Organized with funds from the National Industrial Recovery Act of June 1933, the Public Works Administration (PWA) was one of the New Deal’s several attempts to revive the nation’s depression-ridden economy. Designed to provide unemployed workers with wages as well as to stimulate the building industry, the PWA’s main focus was on large-scale construction projects. From 1933 to 1939, the PWA spent six billion dollars in constructing 70 percent of all educational buildings built in the country; 65 percent of all the courthouses, city halls, and other nonresidential public buildings; 65 percent of all the sewage treatment plants; 35 percent of the hospitals and public-health facilities; and 10 percent of the roads, streets, and bridges. The PWA also completed numerous public housing and public utilities projects.
In the South, where the Great Depression had only worsened an already lame economy and where urban infrastructures were inadequate and public and private construction had virtually stopped, the PWA eventually made a noticeable difference. From 1933 to 1938 the South received over $500 million from the PWA. Besides the many miles of roads it surfaced and hundreds of buildings it constructed, the PWA in the South built Florida’s Key West Highway, Atlanta’s Techwood housing complex, the man-made port at Brownsville, Texas, the Virginia State Library in Richmond, Charity Hospital in New Orleans, and a water supply system in rural Alabama.
In Tennessee, the PWA employed thousands of jobless workers. It built, surfaced, and resurfaced over two hundred miles of roads over the state, built numerous bridges and rail crossings, paved city streets, repaired power plants, constructed waterworks, and helped erect numerous public buildings, including new county courthouses in Davidson, Franklin, Lauderdale, Lewis, Madison, Obion, and Sumner Counties.
In its large construction projects, the PWA especially was active in Tennessee’s cities. For instance, PWA boosted Nashville’s dollar-poor public education system by building several new elementary and junior high schools, West End High School, and the Pearl High School for African American students. PWA workers also built schools in Chattanooga, Knoxville, Jackson, and Memphis.
At the same time, the PWA began over fifty housing projects in twenty-nine states, including Tennessee. In Memphis the PWA constructed the Lauderdale Courts for white tenants and the Dixie Homes for blacks. In Nashville PWA workers built the Andrew Jackson Courts for African American residents and Cheatham Place for whites.
In Tennessee, the presence of the PWA may have been more prominent than in other states because of its association with the Tennessee Valley Authority (TVA) in providing electric power for its citizens. Municipalities such as Knoxville and Chattanooga obtained PWA financing for the construction of public power distribution centers and local power stations; smaller towns like Lewisburg also benefited from new power distribution centers. PWA loans also helped bring TVA electricity to thousands of Tennesseans over the state.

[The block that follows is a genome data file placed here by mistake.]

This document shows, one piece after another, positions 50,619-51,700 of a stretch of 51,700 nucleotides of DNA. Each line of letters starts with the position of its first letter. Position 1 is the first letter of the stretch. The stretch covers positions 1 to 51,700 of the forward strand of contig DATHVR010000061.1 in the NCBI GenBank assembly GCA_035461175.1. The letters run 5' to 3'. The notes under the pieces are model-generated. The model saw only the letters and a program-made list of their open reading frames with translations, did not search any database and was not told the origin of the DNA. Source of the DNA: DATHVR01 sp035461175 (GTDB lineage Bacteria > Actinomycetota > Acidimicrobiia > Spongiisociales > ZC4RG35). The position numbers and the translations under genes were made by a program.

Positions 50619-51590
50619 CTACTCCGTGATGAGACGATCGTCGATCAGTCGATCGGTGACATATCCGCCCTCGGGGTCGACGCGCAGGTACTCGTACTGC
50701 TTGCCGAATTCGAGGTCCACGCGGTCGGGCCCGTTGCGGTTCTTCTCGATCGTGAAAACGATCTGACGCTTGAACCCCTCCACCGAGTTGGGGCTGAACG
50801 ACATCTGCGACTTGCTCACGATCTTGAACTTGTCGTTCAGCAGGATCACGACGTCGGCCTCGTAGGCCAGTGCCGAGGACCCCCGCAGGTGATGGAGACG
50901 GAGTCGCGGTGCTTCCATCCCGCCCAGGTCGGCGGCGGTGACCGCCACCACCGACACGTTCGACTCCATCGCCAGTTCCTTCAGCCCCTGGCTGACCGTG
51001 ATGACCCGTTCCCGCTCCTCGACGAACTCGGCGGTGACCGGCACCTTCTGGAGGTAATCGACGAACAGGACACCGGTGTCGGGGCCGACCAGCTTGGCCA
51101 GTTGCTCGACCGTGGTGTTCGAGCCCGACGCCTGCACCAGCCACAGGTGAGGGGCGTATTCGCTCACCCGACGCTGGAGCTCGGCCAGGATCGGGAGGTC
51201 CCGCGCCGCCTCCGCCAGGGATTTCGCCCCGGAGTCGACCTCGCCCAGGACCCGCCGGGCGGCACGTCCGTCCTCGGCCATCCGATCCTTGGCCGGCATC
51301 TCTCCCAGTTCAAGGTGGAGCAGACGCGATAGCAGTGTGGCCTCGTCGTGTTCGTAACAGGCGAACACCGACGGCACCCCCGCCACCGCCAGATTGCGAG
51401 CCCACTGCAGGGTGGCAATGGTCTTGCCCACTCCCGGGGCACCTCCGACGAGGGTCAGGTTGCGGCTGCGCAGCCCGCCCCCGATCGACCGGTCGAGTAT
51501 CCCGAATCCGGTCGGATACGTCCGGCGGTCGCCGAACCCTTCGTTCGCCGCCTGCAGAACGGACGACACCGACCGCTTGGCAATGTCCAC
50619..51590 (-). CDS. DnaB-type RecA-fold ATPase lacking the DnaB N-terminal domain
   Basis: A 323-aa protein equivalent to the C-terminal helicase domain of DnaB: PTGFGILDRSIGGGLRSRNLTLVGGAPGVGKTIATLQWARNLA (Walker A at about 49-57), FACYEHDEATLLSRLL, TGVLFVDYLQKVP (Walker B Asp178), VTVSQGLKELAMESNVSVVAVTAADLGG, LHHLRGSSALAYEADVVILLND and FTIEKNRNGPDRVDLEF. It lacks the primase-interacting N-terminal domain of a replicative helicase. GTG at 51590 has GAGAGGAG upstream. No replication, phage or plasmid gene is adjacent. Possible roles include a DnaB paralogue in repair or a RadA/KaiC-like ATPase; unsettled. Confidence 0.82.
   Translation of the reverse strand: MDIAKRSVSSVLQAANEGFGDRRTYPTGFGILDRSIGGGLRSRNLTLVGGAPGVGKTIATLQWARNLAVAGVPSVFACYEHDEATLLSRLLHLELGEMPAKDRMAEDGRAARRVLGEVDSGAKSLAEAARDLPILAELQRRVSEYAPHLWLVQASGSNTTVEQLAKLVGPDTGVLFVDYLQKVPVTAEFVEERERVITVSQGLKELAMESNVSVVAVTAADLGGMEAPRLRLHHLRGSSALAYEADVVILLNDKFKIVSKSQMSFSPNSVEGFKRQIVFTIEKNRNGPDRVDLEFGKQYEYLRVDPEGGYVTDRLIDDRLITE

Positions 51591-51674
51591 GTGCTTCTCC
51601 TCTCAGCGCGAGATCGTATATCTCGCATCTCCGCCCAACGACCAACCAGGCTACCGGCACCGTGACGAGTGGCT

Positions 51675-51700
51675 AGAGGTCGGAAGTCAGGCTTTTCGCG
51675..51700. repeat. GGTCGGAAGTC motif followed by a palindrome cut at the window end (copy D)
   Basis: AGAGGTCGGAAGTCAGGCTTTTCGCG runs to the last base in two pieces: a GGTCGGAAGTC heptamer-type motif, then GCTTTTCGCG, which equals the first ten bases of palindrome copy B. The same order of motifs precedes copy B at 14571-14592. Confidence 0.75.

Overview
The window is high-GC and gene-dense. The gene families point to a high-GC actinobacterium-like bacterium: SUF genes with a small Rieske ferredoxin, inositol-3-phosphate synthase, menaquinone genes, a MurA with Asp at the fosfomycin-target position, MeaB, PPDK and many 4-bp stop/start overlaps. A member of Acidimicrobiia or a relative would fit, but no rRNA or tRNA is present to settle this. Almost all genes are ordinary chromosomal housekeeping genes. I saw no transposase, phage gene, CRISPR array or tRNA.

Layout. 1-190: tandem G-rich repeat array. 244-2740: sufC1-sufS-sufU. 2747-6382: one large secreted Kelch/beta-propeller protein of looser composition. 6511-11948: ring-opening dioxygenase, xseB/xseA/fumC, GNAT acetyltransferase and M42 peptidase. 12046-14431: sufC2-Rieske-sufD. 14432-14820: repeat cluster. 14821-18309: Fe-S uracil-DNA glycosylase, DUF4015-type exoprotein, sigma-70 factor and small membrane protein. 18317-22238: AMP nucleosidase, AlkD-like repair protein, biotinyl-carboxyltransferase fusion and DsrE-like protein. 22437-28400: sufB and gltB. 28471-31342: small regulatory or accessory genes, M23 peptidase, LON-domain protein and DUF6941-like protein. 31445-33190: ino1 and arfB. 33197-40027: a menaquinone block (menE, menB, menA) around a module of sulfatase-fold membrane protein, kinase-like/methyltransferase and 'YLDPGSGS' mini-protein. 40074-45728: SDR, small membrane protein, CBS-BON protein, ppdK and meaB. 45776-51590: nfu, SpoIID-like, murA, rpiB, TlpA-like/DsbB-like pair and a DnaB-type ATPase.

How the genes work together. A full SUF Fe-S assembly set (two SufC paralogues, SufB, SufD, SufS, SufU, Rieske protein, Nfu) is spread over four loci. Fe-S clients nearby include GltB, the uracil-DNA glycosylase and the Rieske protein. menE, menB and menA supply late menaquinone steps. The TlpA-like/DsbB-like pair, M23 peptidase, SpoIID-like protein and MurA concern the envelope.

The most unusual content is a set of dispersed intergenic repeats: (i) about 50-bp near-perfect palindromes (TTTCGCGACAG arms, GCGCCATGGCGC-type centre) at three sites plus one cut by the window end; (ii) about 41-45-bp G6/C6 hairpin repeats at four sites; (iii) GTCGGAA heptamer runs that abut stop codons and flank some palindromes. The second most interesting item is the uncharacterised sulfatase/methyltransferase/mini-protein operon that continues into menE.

PWA grants to cities for large-scale construction projects permanently changed urban landscapes in Tennessee. In Memphis, the PWA built a juvenile court building, the John Gaston Hospital, and dormitories at the University of Tennessee Medical School. In Chattanooga, besides its rather substantial school construction program, the PWA added a building to Silverdale Hospital, constructed the combined Public-University of Chattanooga Library building, and financed an addition to the Hamilton County Courthouse. In Knoxville, PWA funds added buildings to the sprawling campus of the University of Tennessee. The PWA especially was generous to Nashville. There it helped construct the Tennessee Supreme Court Building, the State Office Building, a new post office on Broadway, and the Davidson County Public Building and Courthouse on the city’s Public Square.
By the late 1930s, growing opposition to the New Deal and the approach of World War II resulted in a shift of public spending from civilian to military construction. Ongoing PWA projects received final funding and the agency was terminated, but in Tennessee, almost six hundred projects costing federal and local governments $90 million had not only provided wages for thousands of depression-weary Tennesseans but had enhanced significantly the physical portrait of the Volunteer State.
Roger Biles, Memphis in the Great Depression (1986); John D. Minton, The New Deal in Tennessee, 1932-1938 (1979)